Weird Ways To Use 21 Household Items In Your Garden
Gardening can sometimes be an expensive hobby, however, there are lots of both money and time saving tricks that you can take advantage of. Actually, everyday household items, or trashcans can help you nurture your flowers and shrubs without having to spend a penny.
Take a look at these 21 household items that have a great number of uses in your garden:
1. Milk Cartons
Rinse your empty milk cartons with water and they’re ready. You can use them as upside down planters, as shield for delicate emerging shoots, as a seed starter or as a bird feeder.
If you need to dust diatomaceous earth around the garden in order to get rid of pests, poke a few holes in the cap of a dry milk carton and shake it to spread the powder. This trick works as a DIY watering can as well.
Then, turn the empty milk carton into a multi-purpose scoop for digging in soil or the compost heap.
2. Newspapers or Cardboard
In order to make an organic weed killer or natural mulch, use paper. Just lay newspapers around the base of your plants in order to smother weeds and encourage earthworm activity.
If you don’t have the time to dig up an area of grass, yet you want to have a new plant bed, simply use sheets of cardboard to smother the grass.
You can add newspapers to compost in order to remove unpleasant smells or fashioned into sustainable planting cups for starting seeds.
And, don’t worry about the possible toxins from the newspaper ink, since today most publishers use organic pigments such as soy.
3. Forks and Spoons
When you buy new cutlery, keep the old ones in a potting shed. You never know when they might be useful i the garden.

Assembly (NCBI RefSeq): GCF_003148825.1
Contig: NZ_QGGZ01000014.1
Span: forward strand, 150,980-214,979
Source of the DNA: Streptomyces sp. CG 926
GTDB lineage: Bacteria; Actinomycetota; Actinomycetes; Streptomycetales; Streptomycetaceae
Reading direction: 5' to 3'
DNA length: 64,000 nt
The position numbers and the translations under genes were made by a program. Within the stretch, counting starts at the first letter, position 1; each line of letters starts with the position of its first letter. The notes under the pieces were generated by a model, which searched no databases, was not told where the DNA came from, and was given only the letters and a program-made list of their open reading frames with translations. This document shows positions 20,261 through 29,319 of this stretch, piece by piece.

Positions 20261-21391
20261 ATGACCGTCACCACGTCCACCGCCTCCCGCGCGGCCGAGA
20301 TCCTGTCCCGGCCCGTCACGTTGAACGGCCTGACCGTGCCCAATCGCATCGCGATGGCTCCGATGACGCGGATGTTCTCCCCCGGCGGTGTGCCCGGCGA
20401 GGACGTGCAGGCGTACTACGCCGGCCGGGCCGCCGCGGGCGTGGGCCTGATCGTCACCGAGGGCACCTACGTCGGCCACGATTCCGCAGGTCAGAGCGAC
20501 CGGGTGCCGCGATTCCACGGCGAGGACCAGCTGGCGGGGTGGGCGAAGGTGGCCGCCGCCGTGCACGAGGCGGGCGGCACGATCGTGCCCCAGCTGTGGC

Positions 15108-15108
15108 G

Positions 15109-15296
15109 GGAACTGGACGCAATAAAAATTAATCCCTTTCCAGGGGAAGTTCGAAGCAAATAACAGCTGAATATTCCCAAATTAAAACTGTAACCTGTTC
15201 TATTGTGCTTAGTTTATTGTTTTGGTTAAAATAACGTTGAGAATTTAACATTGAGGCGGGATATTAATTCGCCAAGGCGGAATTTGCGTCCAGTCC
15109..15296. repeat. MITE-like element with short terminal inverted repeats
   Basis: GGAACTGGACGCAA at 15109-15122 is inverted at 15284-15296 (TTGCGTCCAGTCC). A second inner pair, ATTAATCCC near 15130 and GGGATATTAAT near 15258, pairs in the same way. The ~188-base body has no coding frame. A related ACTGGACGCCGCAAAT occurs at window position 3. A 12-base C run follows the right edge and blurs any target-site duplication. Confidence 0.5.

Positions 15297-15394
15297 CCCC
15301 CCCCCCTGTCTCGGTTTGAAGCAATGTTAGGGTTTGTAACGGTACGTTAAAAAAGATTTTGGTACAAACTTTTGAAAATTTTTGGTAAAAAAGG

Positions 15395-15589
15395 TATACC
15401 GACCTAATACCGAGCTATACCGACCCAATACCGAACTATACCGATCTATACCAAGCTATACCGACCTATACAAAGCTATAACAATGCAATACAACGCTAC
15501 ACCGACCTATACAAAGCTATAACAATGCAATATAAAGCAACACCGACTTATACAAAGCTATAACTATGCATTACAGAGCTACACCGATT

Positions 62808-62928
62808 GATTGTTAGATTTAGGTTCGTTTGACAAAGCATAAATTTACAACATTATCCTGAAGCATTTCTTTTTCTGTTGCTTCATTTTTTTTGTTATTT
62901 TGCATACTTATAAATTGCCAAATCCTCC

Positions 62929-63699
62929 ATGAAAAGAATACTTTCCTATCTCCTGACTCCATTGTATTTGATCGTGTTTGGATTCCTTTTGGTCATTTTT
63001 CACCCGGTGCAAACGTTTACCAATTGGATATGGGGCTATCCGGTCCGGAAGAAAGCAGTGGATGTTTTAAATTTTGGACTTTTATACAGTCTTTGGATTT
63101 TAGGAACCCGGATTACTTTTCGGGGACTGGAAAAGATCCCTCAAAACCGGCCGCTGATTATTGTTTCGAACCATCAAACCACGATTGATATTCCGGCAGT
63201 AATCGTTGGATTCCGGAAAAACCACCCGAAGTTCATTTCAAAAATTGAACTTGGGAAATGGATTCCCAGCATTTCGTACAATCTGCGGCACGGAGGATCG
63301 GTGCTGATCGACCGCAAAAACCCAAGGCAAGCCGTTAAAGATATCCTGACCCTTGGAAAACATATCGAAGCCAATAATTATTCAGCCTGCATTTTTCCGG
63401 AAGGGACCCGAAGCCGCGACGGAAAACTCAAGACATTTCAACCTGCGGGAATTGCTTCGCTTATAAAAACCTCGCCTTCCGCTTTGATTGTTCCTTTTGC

For instance, pests can be deterred from digging around plants, if you stick the forks (prong side up) among the flower beds; and you can turn spoons into vintage looking plant markers.
Vinegar is the most commonly used item in your kitchen. Of course, it helps in the garden as well. You can use it to remove rust from gardening tools, or add some shine to dull plastic patio furniture. It can kill weeds on the sidewalk, and clean bird and butterfly feeders without having to use hazardous chemicals.
You can use vinegar to remove berry stains from your hands after harvesting too, or you can help cut flowers last longer by adding a spoonful of their water.
Take a look at these 12 Amazing Vinegar Uses In Garden.
5. Egg Cartons
Egg cartons make fantastic free, biodegradable seed starting containers.
6. Wine Bottles
You can transform wine bottles into a flower bed border or a bird feeder. Busy gardeners often struggle to water their plants, especially during the warmer months.
They can actually fashion automatic waterers out of empty bottles. Bottles can be used anywhere from containers to large beds, and they perfectly mach into the landscape.
7. Baking Soda
Baking soda has really fantastic and creative uses both in your home and garden.
You can fight fungus by adding three tablespoons of baking soda to a gallon of warm water and spray on the affected plants once a week. Want to learn a few more tricks for baking soda in the garden? Learn these 7 Natural Uses For Baking Soda In The Garden.
8. Plastic Bags
Plastic shopping bags can take from 20 to 1,000 years to decompose. Did you know about this? This actually makes them an environmental nightmare, but it also meas they are quite durable gardening tools!
Re-use your plastic bags and keep insects away from fruit on trees, protect your shoes from mud, or shelter plants from frost, or make a disposable aprons to keep clothes away.
Nylon stockings are perfect for tying tomato vines, tall or young trees to a stake. The durable fabric won’t injure the stem, but it will expand when the plant start thriving.